Training >> Browse Articles

Browse Legal & Liability Articles

  • Rate

    U.S. Supreme Court Violation of Knock and Announce Rule Does Not Require Exclusion of Evidence

    In Hudson v. Michigan, the United States Supreme Court considered how a violation of the knock and announce rule should impact the admissibility of evidence in a criminal prosecution. The facts in Hudson involve the execution of a search warrant by the Detroit Police Department. The police obtained a warrant to search Booker Hudson’s residence for drugs and weapons. Upon arrival ...
  • Rate

    Overview of Police Liability

    While police officers may believe that they will be exposed to liability for all of their actions, both proper and improper, the fact of the matter is that most courts have avoided second-guessing police actions and have only sanctioned the most egregious conduct. There are various levels of liability that may exist when an officer’s actions are deemed improper. The purpose ...
  • Rate

    Supreme Court Further Clarifies “Knock and Announce” Rule

    In United States v. Banks, 124 S.Ct. 521 (2003), the Supreme Court further clarified the rules regarding knocking an announcing during the execution of search warrants. The Court has decided a number of cases pertaining to this issue over the last several terms. A brief review of the cases provides guidance into this critical police task. In Wilson v. Arkansas, 514 ...
  • Rate

    U.S. Supreme Court: Admissibility of Out of Court Statements Made to Police

    Was Statement made during an Ongoing Emergency-in attempt to Resolve Emergency? Was Statement made after Emergency-in effort to prove Past Events for Criminal Prosecution? In Davis v. Washington and Hammon v. Indiana the United States Supreme Court decided companion cases which involved the same issue but resulted in different outcomes. The issue before the Supreme Court was whether prosecutors could use ...
  • +6

    Scott v Harris - The Final Word on State Claims

    In 2007, the United States Supreme Court decided Scott v. Harrisi, which vastly limited Fourth Amendment liability arising from vehicle pursuits. This case began in 2001, when Victor Harris was clocked traveling 73 mph in a 55 mph speed zone. Harris fled the traffic stop and caused a pursuit that lasted approximately 10 miles. During the pursuit, he sped through a ...
    Rated +6
  • +1

    Agency Duty to Train Hostage Negotiation / Tactical Combat

    A case concerning whether an agency has an obligation to train officers with hostage negotiation or tactical combat training provides an example of the federal court’s reluctance to hold an agency liable for the lack of specialized training that exceeds the requirements of state mandates.i In Ross v. Town of Austin, the United States Court of Appeal was faced with a ...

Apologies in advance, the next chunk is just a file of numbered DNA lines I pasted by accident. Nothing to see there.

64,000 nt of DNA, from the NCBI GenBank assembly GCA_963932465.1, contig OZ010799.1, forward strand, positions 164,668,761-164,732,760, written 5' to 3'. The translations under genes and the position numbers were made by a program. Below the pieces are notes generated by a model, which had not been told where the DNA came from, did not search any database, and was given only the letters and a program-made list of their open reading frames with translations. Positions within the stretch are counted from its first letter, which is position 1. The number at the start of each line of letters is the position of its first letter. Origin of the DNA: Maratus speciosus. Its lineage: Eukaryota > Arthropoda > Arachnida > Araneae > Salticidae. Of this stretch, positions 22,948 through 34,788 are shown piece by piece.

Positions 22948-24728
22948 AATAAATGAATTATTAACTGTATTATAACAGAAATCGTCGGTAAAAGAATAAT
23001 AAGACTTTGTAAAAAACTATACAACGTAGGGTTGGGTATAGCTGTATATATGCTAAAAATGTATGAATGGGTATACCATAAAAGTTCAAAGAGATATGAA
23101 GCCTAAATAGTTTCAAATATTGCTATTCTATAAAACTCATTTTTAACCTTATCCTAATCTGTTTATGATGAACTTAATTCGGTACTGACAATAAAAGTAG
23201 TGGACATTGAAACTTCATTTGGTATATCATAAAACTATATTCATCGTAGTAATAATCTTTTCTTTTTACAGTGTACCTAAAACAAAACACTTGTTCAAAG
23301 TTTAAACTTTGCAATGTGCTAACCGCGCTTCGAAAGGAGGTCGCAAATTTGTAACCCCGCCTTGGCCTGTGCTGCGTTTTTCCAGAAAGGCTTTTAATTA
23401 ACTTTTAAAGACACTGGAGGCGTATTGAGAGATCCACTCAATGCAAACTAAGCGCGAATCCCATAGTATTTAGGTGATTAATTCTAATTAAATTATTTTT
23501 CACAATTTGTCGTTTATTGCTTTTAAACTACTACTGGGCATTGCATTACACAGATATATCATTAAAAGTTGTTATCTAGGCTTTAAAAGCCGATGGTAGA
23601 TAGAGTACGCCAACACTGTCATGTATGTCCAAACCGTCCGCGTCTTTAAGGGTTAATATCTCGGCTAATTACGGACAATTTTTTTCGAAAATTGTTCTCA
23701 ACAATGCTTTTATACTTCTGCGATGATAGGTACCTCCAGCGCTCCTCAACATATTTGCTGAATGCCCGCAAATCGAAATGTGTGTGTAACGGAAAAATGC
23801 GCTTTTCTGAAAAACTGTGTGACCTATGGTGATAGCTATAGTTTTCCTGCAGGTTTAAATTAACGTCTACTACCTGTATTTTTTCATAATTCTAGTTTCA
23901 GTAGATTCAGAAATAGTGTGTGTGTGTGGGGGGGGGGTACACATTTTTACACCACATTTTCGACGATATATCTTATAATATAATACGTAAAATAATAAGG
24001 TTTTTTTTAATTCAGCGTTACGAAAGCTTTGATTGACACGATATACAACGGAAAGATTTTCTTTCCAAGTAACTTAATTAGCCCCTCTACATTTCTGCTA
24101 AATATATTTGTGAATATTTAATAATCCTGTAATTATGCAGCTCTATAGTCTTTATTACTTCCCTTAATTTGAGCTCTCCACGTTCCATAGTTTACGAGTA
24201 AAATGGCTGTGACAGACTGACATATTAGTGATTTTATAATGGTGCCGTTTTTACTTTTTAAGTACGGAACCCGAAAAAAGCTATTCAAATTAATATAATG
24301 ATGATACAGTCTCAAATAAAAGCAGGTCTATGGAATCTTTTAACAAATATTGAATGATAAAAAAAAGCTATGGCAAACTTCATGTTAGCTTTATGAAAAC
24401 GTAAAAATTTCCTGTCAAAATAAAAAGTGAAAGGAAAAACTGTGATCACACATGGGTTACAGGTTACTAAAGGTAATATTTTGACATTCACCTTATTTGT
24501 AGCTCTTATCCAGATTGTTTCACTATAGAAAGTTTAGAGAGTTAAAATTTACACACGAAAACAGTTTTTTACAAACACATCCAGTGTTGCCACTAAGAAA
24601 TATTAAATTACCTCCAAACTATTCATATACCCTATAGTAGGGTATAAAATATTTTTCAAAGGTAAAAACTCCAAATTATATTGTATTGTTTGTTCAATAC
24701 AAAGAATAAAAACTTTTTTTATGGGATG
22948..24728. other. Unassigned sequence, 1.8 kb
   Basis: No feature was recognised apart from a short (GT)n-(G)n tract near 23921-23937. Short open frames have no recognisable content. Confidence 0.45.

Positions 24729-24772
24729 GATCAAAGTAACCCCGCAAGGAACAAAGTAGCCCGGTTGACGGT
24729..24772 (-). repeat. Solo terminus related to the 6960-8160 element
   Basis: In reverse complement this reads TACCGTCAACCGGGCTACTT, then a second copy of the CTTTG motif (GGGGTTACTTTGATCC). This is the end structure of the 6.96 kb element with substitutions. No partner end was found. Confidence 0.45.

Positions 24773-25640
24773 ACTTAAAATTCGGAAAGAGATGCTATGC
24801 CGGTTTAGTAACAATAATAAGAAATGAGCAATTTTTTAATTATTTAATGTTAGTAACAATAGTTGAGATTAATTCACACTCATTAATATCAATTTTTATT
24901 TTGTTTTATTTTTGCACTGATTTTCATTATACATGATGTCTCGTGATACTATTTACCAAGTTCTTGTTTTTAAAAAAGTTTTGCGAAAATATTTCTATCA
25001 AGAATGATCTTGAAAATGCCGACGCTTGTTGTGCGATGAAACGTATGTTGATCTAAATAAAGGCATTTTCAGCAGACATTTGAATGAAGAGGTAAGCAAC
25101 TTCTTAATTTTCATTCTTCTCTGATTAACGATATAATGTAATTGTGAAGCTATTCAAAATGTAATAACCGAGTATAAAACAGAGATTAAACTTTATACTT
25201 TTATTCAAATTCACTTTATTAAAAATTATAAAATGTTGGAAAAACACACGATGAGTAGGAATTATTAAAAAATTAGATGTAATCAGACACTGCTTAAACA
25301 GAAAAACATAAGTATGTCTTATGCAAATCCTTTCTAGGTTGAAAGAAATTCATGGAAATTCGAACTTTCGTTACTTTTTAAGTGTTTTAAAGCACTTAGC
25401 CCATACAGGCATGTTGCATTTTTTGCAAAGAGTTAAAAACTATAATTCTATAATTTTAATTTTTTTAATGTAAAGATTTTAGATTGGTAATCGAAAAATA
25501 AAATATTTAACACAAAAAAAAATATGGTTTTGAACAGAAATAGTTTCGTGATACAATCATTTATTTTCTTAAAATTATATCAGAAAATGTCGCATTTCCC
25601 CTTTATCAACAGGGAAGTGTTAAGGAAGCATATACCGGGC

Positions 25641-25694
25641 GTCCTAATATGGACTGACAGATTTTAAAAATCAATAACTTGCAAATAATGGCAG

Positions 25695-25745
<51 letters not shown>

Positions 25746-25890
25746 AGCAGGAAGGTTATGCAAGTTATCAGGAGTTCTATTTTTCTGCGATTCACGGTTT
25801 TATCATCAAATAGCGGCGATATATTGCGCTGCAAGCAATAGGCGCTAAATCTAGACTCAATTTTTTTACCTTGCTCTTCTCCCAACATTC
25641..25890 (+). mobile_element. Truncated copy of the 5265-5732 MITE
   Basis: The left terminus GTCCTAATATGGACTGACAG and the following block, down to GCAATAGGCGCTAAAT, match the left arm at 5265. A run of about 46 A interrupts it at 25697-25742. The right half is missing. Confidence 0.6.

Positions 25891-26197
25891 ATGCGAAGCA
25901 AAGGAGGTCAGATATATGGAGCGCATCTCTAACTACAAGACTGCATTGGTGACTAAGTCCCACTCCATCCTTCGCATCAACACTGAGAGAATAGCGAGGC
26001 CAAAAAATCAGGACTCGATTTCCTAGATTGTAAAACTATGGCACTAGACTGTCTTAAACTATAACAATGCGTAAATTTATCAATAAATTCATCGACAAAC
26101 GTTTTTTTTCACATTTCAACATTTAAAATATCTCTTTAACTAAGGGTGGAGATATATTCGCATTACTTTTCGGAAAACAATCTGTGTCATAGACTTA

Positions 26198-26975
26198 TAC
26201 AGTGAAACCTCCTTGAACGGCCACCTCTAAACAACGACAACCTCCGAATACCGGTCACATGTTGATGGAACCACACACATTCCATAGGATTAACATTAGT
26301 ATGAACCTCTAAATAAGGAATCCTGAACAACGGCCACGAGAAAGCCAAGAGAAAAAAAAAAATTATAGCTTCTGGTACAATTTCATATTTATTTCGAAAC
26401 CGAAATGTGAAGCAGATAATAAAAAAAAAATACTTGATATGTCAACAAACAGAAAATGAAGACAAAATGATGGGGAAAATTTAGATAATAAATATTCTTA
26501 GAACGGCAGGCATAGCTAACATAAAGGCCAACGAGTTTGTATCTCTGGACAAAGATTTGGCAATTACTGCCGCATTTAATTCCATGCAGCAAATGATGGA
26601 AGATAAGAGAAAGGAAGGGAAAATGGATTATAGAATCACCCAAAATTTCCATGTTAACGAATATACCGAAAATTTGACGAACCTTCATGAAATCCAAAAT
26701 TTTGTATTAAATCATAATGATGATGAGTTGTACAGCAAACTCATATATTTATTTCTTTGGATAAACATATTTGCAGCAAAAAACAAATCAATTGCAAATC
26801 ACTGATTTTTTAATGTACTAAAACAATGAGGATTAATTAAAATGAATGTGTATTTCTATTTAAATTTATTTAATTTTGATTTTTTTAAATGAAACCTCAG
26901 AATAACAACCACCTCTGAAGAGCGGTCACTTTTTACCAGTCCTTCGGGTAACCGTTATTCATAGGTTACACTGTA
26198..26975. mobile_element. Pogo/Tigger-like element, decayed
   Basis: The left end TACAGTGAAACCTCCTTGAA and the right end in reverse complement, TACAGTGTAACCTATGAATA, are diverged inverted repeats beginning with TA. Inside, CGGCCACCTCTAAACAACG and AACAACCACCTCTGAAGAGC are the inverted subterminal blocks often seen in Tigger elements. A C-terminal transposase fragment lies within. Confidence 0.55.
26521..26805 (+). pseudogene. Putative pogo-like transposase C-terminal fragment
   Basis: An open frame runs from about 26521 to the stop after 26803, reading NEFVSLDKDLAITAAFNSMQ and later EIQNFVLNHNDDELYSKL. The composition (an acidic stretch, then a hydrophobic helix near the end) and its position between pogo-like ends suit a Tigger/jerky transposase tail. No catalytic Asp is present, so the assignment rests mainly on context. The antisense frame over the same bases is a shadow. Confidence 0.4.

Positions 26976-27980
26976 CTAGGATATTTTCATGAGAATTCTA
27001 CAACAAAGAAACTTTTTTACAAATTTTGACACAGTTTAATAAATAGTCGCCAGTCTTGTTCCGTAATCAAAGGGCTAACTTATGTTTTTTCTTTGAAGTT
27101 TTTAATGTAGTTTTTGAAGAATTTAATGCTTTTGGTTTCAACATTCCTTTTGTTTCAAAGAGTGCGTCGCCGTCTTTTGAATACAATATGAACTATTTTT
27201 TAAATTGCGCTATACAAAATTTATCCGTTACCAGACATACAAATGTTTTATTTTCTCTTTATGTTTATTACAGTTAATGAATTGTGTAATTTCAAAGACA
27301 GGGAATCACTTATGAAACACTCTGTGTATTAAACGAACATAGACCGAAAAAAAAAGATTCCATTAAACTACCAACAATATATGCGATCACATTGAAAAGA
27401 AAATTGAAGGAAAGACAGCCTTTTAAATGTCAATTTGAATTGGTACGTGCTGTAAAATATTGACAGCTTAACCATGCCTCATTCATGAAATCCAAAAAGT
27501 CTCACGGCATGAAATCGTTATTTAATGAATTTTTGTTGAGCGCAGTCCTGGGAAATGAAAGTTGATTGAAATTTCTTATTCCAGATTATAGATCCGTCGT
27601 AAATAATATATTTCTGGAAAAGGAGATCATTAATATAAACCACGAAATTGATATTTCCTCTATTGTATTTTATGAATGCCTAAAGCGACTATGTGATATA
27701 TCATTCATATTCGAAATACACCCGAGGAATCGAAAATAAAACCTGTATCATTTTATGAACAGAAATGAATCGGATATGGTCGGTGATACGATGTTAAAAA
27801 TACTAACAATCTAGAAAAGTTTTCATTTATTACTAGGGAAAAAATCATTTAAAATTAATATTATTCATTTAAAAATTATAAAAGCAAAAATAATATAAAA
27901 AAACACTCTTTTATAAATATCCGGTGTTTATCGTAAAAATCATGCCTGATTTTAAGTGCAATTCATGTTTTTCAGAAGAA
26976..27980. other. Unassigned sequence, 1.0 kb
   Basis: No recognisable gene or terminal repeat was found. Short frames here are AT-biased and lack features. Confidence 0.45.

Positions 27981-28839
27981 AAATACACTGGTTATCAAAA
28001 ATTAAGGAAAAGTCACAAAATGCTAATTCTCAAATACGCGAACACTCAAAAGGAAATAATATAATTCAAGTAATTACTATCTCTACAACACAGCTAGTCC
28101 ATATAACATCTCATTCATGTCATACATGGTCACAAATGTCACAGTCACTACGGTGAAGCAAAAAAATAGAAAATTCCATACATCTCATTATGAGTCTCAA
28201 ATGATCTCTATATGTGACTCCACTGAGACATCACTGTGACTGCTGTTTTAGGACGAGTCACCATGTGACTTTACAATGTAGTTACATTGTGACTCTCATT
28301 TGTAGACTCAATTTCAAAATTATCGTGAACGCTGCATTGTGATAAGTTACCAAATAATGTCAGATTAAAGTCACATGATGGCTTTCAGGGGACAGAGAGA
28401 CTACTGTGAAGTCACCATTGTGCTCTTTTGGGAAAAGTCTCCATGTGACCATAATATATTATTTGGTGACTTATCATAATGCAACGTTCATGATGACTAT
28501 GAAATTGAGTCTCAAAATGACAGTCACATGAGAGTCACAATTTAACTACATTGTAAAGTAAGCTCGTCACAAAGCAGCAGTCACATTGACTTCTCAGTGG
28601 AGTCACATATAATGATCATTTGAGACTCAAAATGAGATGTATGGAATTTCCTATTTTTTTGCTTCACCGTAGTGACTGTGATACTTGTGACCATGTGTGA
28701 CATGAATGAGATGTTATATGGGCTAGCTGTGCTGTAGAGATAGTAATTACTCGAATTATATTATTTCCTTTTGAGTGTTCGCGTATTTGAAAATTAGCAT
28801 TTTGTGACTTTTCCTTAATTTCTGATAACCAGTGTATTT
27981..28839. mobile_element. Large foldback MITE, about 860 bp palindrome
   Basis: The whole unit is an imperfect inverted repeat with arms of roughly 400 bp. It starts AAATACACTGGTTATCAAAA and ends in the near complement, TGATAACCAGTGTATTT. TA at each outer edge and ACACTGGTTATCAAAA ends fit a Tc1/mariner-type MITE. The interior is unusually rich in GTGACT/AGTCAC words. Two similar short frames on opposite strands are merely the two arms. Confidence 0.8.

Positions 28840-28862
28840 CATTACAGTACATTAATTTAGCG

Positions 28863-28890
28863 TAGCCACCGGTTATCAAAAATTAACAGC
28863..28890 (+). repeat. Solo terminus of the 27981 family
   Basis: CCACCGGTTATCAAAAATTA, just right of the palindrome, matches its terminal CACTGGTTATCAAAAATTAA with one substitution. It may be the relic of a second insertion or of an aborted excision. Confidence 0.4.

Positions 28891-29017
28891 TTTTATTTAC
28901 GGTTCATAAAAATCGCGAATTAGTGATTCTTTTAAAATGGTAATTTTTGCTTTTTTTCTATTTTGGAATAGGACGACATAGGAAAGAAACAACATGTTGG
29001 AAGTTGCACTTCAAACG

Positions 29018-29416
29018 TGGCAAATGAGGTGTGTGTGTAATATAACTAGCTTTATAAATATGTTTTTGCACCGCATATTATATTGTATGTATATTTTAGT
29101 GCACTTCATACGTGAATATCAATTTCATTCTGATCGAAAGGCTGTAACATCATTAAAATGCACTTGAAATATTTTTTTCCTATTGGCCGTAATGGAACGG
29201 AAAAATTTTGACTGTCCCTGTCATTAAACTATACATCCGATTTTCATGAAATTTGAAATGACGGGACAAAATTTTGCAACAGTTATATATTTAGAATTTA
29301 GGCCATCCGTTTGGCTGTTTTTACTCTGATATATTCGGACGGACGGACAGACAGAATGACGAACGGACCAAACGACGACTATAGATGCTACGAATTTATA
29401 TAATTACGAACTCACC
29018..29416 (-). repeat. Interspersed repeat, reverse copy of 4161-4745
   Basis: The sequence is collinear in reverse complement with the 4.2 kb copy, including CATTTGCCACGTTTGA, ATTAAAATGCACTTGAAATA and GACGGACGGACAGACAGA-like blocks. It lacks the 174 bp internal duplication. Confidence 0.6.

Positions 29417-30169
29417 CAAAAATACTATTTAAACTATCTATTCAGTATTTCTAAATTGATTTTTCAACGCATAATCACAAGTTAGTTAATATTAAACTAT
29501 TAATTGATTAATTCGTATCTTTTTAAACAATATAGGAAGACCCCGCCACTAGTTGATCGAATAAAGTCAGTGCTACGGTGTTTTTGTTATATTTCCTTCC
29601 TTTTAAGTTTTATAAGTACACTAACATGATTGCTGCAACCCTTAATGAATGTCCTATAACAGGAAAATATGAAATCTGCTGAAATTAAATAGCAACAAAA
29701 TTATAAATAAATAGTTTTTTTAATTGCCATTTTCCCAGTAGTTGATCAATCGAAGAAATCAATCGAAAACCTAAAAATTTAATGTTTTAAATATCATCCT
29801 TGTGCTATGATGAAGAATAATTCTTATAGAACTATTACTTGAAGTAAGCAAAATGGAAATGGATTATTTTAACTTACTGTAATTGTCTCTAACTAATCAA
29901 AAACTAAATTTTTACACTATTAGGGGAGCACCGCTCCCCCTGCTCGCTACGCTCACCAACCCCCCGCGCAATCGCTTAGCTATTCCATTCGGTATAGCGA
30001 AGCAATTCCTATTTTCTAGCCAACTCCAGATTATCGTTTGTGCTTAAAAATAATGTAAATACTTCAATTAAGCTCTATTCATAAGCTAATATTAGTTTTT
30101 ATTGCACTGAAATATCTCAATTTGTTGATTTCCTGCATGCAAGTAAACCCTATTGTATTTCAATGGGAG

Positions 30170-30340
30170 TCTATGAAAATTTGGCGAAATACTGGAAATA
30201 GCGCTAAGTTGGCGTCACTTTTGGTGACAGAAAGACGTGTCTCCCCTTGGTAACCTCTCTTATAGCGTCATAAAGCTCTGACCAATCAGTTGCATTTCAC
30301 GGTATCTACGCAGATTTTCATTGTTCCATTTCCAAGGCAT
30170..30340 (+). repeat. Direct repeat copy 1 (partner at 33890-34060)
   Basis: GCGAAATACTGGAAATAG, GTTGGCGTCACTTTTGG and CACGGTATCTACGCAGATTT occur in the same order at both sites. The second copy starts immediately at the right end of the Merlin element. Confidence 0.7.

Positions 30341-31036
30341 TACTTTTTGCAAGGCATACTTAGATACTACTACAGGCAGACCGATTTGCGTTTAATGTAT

Rated +1
  • +3

    The Law of Citizen Contacts and Stop and Frisk

    On a daily basis police officers have contacts with citizens that are consensual and thus do not implicate the Fourth Amendment. These contacts do not require the police to have any level of suspicion to justify the contact. Since police do not justify the stop based on some level of suspicion, the police have no authority to force a non-willing citizen ...
    Rated +3
  • +1

    Witnesses: A critical element in administrative investigations

    When your law enforcement agency conducts an administrative investigation you usually have a complainant and your agency employee. Frequently, the complainant has a witness or two. Your employee often has other agency employees, such as a partner or back-up officer, supervisor and the dispatcher. Other witnesses with little or no allegiance to either the complainant or employee are commonly referred to ...
    Rated +1
  • Rate

    Use of Flash-Bang May Constitute Excessive Force

    In Boyd v. Benton County; City of Corvallis et al. 374 F.3d 773 (9th Cir. 2004), the United States Court of Appeal for the 9th Circuit held that the use of a flash-bang while executing a warrant may constitute excessive force under the 4th Amendment. The court then granted the involved officers qualified immunity because the law was not clearly established ...
  • +1

    Use of Deadly Force Pre-Shooting Conduct and the 21 Foot Rule

    A circumstance that officers often face is the suicidal individual who, in essence, holds him or herself hostage. These are difficult cases. While such cases require a police response, officers sometimes are caught between a rock and hard place. Much has been written about the concept of “suicide by cop” but the fact remains that officers are often called to deal ...
    Rated +1
  • +2

    Sexual Misconduct, Sexual Harassment and Sexual Discrimination